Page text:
27. 27. Why Data Science? Savage and Burrows (2007, p. 886) lament, “Fifty years ago, academic social scientists might be seen as occupying the apex of the – generally limited – social science research ‘apparatus’. Now they occupy an increasingly marginal position in the huge research infrastructure”. Bonacich, P. (2004). The Invasion of the Physicists. Social Networks 26(3): 285-288
  28. 28. All models are wrong but some are useful Emergence of data author on dataverse
  29. 29. Andersons claims  Data is everythingwe need.  We don't have to settle for models.  Agnostic statistics.  Out with every theory of human behavior.  This approach to science — hypothesize, model, test — is becomingobsolete.  Petabytes allow us to say: "Correlation is enough." We can stop lookingfor models.  W hat can science learn from Google? E-Science.
  30. 30. Big data and the end of theory?  Does big data have the answers? Maybe some, but not all, says - Mark Graham  In 2008, Chris Anderson, then editor of W ired, wrote a provocative piece titled The End of Theory. Anderson was referring to the ways that computers, algorithms, and big data can potentially generate more insightful, useful, accurate, or true results than specialists or domain experts who traditionally craft carefully targeted hypotheses and research strategies.  W e may one day get to the point where sufficient quantities of big data can be harvested to answer all of the social questions that most concern us. I doubt it though. There will always be digital divides; always be uneven data shadows; and always be biases in how information and technology are used and produced.  And so we shouldn't forget the important role of specialists to contextualize and offer insights into what our data do, and maybe more importantly, don't tell us.
  31. 31. The Coming of Triple Divide? There are three main gaps I’d like to emphasize in the present/future of Big Data research community: 1) Developing/Transitional VS Developed/Advanced countries, 2) Researcher in academia VS Researcher in commercial sector, 3) Researchers with computational skills VS Less computational scholars.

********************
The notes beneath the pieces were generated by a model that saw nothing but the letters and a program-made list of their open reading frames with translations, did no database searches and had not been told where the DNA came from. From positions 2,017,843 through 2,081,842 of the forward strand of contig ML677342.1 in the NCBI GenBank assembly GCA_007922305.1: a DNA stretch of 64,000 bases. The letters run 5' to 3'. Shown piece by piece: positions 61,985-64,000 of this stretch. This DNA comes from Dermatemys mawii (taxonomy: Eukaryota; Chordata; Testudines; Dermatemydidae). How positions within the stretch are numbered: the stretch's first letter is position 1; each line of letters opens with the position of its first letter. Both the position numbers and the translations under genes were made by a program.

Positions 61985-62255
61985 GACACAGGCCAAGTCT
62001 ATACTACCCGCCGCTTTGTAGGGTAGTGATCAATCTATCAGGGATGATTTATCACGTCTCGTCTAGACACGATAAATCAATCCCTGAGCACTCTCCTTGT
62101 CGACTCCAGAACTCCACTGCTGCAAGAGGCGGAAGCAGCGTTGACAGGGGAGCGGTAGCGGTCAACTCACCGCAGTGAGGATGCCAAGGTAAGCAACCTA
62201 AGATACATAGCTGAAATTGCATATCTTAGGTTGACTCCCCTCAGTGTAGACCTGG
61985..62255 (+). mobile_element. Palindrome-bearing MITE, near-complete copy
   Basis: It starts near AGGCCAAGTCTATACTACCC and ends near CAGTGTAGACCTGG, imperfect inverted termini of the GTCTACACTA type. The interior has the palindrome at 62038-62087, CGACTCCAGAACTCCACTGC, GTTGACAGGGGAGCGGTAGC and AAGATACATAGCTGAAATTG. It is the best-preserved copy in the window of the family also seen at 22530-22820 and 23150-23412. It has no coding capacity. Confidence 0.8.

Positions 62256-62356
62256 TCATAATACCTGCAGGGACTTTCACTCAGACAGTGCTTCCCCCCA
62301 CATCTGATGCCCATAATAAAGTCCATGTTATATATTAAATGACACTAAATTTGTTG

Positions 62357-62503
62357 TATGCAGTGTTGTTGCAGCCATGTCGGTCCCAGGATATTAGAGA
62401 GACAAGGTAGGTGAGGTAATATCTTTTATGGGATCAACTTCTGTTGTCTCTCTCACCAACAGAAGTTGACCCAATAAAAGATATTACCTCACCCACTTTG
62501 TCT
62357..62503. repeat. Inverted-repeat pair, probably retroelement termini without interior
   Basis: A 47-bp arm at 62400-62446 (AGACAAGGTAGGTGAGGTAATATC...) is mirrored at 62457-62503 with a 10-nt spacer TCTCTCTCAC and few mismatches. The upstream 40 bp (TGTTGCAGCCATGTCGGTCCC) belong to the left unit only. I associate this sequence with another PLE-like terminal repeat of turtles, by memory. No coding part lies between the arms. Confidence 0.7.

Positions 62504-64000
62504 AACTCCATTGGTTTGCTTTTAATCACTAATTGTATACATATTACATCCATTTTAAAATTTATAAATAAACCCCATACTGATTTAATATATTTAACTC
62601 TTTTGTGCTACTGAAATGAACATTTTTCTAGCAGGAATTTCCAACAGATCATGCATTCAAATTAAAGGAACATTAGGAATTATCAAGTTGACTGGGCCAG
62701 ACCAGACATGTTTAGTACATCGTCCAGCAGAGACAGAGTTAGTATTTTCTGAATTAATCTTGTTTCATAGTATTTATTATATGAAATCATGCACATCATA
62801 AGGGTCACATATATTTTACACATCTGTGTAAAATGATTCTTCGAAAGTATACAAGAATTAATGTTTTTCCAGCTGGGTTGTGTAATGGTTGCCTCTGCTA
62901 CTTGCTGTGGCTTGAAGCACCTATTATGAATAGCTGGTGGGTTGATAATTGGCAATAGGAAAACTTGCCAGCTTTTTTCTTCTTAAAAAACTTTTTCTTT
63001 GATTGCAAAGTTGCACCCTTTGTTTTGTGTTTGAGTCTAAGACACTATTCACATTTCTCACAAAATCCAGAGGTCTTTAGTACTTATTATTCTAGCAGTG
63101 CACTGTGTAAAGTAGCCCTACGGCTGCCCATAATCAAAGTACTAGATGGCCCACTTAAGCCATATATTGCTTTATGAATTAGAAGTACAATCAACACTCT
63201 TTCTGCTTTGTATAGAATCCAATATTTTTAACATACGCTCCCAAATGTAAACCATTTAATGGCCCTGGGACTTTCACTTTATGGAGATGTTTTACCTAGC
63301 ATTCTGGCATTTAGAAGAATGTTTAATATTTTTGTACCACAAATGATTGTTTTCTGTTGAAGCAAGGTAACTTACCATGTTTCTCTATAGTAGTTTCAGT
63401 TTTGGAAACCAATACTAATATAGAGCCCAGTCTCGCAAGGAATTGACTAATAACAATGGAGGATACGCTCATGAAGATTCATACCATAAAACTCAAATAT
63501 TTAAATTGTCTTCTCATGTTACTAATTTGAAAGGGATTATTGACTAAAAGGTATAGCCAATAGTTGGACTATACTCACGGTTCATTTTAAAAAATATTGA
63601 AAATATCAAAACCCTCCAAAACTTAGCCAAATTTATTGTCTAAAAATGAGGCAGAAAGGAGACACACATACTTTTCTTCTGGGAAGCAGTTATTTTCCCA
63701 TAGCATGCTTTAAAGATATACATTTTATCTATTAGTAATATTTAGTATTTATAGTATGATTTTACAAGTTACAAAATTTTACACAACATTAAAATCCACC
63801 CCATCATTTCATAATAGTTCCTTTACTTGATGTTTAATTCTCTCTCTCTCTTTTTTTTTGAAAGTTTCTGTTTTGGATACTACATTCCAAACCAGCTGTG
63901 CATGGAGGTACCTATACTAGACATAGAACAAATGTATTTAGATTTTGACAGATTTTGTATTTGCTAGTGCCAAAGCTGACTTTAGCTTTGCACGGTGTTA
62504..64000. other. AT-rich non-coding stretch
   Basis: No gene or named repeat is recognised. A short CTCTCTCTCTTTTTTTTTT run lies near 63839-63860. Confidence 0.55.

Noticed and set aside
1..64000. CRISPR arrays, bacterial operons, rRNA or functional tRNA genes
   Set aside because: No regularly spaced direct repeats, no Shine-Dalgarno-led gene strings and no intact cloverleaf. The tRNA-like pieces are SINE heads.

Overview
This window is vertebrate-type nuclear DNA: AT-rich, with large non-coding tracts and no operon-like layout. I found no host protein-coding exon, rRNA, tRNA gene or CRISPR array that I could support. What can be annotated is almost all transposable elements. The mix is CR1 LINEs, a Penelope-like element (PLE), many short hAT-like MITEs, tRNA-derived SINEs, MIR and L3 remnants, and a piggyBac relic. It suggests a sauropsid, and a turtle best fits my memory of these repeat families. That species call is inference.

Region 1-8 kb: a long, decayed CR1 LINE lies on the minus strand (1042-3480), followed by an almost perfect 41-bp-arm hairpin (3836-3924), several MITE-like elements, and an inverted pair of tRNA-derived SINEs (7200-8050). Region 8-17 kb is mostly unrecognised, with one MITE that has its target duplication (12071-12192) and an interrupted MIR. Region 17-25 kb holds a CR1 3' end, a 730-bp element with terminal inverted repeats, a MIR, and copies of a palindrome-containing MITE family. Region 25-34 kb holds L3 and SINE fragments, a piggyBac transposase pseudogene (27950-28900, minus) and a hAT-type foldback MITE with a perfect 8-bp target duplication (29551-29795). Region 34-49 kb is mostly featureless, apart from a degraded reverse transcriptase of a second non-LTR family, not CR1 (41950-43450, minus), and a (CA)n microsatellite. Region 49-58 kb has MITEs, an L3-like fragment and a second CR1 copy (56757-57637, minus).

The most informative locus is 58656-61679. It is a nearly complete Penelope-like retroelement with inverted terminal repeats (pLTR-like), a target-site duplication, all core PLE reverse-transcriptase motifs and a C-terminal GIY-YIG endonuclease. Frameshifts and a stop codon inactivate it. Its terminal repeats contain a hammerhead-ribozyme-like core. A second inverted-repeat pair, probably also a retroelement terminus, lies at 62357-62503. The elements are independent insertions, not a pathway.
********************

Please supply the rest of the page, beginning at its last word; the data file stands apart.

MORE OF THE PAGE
32. 32. Method used Developed Country/Region Developing Country/Region Mixed Region N % N % N % Social- Informetics 114 74.51 30 83.33 9 52.94 Scientometrics 28 18.30 6 16.67 8 47.06 Webometrics 11 7.19 0 0 0 0 Total 153 100 36 100 17 100 No. of articles in each category of methods by the developed/developing division Skoric, M. M. (2013, Online First). The implications of big data for developing and transitional economies: Extending the Triple Helix?. Scientometrics.
  33. 33.
  34. 34. 4 September 2008 Volume 455 Number 7209 pp1-136 "what Big Data sets mean for contemporary science”
  35. 35. This approach to science is attributed to the late Jim Gray, one of the most influential computer scientists, at Microsoft.
  36. 36. Science published a special issue (February 11, 2011) looking broadly at increasingly data-driven research efforts as a scientific domain (Science staff, 2011). Data Science is composed of interrelated clusters of research tasks. For example, the technologies on data collection, curation, and access, and the unique skill sets have increasingly been central to Data Science (Science staff, 2011).
  37. 37. Phrase map of highly occurring keywords 1999-2005 Halevi, G., & Moed, H. F. (2012).
  38. 38. Phrase map of highly occurring keywords 2006-2012 Halevi, G., & Moed, H. F. (2012).
  39. 39. Park, H. W., & Leydesdorff, L. (2013 Work-In-Progress). Decomposing a Data-Driven Science Using a Scientometric Method.  But, Halevi and Moed (2012), and Rousseau (2012) are based on descriptive statistics. Therefore, we intend to add the network perspective both in the social (in terms of co- authorship) and semantic networks.  Furthermore, we extend search queries to various terminologies related to Data Science because the term “big data” is regarded only as one among a list of policy priority issues.  We show where the research system in Data Science is “hot” in terms of international collaborations and prevailingsemantics.
  40. 40. Park, H.W.@, & Leydesdorff, L. (2013). Decomposing Social and Semantic Networks in Emerging “Big Data” Research. Journal of Informetrics*. 7 (3), 756-765.
  41. 41. The Signal and the Noise: W hy Most Predictions Fail but Some Don't. Nate Silver I do not go as far as a Popper in asserting that such theories are therefore unscientific or that they lack any value. However, the fact that the few theories we can test have produced quite poor results suggests that many of the ideas we haven’t tested are very wrong as well. We are undoubtedly living with many delusions that we do not even realize. page 15
  42. 42. OECD (2012).OECD Technology Foresight Forum 2012 - Harnessingdata as a new source of growth: Big data analytics and policies. OECD Headquarters, Paris, France 22 October 2012
  43. 43.